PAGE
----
Jordanian Members of Parliament (MP) are pushing for an urgent legislative initiative to repeal the agreement in which Israel will supply gas to the Hashemite Kingdom, ahead of the soon-to-be-launched natural gas pipeline between the two countries.
A group of 58 MPs opposing the import of natural gas from Israel have signed a memorandum calling for urgent legislation to ban the implementation of the gas agreement between Israel and Jordan through the American Noble Energy Company.
This initiative comes in light of the announcement by Jordan’s National Electric Power Company (NEPCO) that gas pumping experiments will soon begin on the new line, which installment ended recently and through which natural gas will flow from the Israeli Leviathan offshore field to the electric company’s facilities.
The MPs claim that the agreement is not an economic one but a step with far-reaching political implications that consists of a normalization of relations between the two countries, and therefore NEPCO does not have the authority to sign such an agreement without a discussion in parliament.
Officials in Jordan further claim that the US ambassador to the Kingdom pressured NEPCO into signing the agreement with Noble Energy without bringing it to Parliament for a preliminary hearing, working on the assumption that it would not have been approved there.
The electric company and the government in Jordan are now facing severe criticism on social networks and are being accused of hiding information from the public, disguising the fact that the gas comes from Israel and even betraying the Jordanian people.
Jordanian activists have launched a number of campaigns against the gas agreement with Israel, which they view as “forcing from above the normalization of prohibited relations with Israel.” The activists claim that the gas is stolen from the Palestinians by Israel and is now being sold to Jordan through US companies, with the government’s deliberate attempt to hide the fact that it comes from Israel.
Social activists in Jordan claim that the gas purchase agreement is like a “Jordanian Nakba,” catastrophe in Arabic and a term used by the Palestinians to describe Israel’s independence, which is expected to enslave Jordan to Israel and “give the Zionists leverage,” along with the fact that the resulting economic gains will serve Israel’s economy and “Zionist occupation and terrorism.”
Posters that read “The Enemy’s Gas – Occupation” and “Cancel the Gas Agreement ” have been distributed on dozens of social media pages and accounts across Jordan in recent days in opposition to laying an Israeli line on Jordanian soil. It should be noted that in the past, anti-Israel boycott organizations led the boycott of the gas deal between Israel and Jordan, claiming that tax profits would allow Israel to arm itself with advanced weapons against the Palestinians.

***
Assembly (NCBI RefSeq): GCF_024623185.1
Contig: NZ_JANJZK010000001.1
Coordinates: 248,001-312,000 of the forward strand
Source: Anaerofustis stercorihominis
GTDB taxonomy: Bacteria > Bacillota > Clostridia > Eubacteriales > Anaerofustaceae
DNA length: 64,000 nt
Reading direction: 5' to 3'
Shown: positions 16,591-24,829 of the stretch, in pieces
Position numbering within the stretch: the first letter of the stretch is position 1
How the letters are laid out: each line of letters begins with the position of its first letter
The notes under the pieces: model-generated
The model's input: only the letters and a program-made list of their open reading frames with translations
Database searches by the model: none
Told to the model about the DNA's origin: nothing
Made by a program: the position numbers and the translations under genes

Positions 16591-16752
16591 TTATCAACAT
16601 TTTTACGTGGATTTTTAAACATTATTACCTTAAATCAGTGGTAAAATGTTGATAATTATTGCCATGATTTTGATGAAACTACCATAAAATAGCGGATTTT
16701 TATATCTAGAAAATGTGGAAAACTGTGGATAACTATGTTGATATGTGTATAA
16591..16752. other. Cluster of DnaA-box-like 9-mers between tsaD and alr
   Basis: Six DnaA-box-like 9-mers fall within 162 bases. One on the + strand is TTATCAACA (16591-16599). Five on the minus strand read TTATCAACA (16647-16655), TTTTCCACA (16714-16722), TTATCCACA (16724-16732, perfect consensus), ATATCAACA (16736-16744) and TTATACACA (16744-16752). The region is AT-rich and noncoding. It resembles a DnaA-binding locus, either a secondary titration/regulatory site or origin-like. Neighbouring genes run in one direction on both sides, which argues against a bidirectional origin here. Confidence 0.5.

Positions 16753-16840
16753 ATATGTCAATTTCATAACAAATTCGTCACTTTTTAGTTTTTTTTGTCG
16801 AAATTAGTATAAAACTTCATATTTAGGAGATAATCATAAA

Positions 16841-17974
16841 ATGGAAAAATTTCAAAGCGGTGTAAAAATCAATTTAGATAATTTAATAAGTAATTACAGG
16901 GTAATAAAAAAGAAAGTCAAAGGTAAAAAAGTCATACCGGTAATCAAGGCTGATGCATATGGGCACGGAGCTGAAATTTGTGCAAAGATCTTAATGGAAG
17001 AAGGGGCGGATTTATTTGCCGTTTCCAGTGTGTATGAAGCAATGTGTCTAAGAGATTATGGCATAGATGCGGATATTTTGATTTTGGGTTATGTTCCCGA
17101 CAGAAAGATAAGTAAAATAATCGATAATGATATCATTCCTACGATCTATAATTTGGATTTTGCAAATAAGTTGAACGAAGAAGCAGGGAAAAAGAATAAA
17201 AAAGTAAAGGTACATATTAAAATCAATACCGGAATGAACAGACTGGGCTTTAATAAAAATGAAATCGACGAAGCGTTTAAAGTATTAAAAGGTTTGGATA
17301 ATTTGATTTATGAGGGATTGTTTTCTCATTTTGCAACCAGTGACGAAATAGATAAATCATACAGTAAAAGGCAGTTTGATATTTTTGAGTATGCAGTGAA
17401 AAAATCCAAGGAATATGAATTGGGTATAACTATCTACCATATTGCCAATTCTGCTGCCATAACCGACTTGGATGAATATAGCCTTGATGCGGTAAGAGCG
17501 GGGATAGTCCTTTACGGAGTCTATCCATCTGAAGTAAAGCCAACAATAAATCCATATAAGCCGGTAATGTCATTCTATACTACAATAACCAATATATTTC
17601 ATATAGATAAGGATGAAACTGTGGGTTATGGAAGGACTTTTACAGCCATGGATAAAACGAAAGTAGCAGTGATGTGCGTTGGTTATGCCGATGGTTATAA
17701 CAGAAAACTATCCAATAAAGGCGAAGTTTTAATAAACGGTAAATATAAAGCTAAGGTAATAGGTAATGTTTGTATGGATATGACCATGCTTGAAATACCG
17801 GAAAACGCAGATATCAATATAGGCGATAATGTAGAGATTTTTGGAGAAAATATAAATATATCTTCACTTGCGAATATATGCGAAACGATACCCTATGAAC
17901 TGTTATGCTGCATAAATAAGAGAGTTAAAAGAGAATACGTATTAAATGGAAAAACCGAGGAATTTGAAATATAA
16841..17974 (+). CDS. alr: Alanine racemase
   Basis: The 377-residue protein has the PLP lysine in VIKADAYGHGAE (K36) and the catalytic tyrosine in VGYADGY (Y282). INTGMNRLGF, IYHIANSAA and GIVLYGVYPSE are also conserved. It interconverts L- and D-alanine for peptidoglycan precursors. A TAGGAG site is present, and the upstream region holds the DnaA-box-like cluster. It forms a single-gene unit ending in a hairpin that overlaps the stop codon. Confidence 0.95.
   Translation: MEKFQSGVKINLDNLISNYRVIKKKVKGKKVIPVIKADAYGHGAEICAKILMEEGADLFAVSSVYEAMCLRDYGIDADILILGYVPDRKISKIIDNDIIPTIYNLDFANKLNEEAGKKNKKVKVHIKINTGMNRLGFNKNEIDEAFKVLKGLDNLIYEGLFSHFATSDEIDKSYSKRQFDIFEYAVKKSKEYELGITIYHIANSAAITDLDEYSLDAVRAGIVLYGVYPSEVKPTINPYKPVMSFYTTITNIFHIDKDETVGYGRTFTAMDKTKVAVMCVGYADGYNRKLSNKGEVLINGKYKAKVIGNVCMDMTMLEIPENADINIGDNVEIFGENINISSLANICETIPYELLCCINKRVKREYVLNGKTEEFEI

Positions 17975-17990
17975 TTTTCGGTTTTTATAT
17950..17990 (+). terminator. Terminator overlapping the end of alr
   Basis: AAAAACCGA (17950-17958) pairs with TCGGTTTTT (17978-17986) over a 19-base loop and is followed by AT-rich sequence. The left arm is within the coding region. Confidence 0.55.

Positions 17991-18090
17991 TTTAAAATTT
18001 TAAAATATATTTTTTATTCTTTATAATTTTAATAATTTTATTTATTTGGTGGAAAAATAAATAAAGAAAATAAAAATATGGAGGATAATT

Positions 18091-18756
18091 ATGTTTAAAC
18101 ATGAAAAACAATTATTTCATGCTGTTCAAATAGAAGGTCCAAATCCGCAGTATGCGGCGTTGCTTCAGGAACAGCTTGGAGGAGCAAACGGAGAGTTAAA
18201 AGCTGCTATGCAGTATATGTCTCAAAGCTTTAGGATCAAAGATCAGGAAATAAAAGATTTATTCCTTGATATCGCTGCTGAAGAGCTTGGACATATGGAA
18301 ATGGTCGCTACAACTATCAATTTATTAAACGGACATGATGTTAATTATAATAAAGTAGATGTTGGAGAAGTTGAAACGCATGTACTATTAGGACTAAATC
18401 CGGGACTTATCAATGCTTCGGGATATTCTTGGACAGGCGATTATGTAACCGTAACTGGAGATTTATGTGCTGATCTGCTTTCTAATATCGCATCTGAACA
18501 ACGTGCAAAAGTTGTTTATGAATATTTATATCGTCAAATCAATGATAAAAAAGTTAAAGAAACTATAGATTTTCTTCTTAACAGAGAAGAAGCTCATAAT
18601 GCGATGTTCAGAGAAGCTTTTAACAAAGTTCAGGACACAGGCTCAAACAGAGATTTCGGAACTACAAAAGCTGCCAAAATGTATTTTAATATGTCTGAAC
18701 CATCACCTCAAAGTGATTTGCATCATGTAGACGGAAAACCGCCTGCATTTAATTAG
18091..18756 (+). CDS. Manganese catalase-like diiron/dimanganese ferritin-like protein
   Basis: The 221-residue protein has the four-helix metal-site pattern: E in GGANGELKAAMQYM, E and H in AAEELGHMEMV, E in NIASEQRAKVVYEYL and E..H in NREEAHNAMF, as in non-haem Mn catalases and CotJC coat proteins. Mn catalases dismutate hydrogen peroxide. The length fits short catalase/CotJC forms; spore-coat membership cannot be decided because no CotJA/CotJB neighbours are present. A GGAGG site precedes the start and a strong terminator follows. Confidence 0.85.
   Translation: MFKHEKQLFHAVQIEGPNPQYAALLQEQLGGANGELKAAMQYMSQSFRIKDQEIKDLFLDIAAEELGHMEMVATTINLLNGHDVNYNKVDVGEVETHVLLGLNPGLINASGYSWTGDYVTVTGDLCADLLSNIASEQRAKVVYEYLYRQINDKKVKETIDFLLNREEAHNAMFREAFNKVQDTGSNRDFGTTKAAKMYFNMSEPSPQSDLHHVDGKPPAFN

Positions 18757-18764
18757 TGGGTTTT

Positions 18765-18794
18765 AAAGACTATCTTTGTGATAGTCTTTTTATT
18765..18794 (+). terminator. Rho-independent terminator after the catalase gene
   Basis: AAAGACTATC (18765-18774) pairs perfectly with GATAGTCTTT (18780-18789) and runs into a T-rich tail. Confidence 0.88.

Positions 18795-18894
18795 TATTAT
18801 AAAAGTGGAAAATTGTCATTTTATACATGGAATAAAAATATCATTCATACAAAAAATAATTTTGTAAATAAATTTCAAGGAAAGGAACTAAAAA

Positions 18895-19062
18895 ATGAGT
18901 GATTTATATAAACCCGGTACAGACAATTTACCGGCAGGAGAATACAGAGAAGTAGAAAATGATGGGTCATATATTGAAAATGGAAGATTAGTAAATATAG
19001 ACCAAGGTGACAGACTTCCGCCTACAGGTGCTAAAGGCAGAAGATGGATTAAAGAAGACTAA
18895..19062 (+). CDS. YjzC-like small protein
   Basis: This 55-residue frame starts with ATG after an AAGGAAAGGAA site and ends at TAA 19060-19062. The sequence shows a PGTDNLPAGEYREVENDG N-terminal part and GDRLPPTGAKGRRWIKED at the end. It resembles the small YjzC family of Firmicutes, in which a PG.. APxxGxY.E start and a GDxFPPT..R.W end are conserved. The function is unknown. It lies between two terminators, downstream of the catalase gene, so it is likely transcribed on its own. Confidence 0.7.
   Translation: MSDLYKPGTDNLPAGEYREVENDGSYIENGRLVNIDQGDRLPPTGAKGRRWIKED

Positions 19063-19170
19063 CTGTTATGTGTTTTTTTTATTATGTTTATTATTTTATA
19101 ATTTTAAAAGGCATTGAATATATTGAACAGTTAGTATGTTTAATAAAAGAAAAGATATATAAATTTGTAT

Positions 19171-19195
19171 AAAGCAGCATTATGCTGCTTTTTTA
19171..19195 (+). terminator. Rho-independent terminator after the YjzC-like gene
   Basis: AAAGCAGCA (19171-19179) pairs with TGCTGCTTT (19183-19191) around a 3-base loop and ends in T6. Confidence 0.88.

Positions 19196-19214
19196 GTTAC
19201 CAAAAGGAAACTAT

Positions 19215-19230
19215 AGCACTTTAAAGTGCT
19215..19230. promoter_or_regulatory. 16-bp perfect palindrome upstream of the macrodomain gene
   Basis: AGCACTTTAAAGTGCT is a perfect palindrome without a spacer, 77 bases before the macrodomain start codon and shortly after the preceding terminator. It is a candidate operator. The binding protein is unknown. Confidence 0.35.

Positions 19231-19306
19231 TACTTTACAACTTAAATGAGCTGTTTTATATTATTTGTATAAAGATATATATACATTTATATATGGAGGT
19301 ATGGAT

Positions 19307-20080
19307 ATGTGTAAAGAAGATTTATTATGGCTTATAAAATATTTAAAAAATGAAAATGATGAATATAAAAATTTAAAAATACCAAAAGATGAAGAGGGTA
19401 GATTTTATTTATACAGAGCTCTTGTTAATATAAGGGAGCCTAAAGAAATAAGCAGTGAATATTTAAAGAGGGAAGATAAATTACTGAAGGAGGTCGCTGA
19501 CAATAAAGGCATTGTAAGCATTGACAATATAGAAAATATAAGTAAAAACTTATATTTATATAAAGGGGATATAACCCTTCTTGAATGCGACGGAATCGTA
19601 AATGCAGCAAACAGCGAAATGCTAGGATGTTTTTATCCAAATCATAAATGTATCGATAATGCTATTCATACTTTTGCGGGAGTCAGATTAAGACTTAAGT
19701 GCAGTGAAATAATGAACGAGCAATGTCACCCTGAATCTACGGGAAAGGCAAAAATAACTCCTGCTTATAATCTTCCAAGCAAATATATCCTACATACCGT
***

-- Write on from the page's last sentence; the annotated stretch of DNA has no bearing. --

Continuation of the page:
The activists are also calling on Egyptian citizens to act to cancel the agreement so that Jordan can purchase gas from Arab sources, such as Egypt, Algeria and Iraq. Jordan claims that when it signed the agreement, Egyptian gas was not available for export.
The agreement was signed in 2016 for 15 years, during which Noble Energy will provide 45 billion cubic meters worth $10 billion. NEPCO says it will save Jordan $300 and that its repeal will result in huge fines of $1.4 billion.
Senior energy officials told TPS that the agreement between Israel and Jordan is the best for Jordan’s economy out of a range of options and, at the same time, it guarantees Jordan’s security of gas supply on Israel’s part. The gas pipeline passes through Jordan for about 40 km and connects to the pan-Arab pipeline in Jordan, which was previously connected to Syria.
According to the experts, it is clear that this is a top-notch Jordanian economic interest, and that is why Jordan will have to decide between the economic interest and the protest over its engagement with the Israeli gas field.
Ayman Khuniti, a Jordanian commentator on Israeli affairs, told TPS that this issue has been going on for too long due to communication shortfalls between the government and parliament.
Now, he says, MPs are seeking to find out who is the mediator between Noble Energy and the government and the Jordanian electric company, who will be responsible for paying the expected fines from canceling the agreement, who paid for the land expropriation on which the pipeline was placed.
Khuniti estimates that this could develop into another crisis between Israel and Jordan, as relations have been extremely fragile since in any case.
According to him, the opponents of the gas agreement include not only the Muslim Brotherhood but political activists from different streams, social activists and members of various parties, and the social networks reflect the negative mood on Jordanian street well.
Noble Energy said it did not wish to comment on the report.
The Jordanian MPs did not discuss rejecting the free water they receive from Israel every year.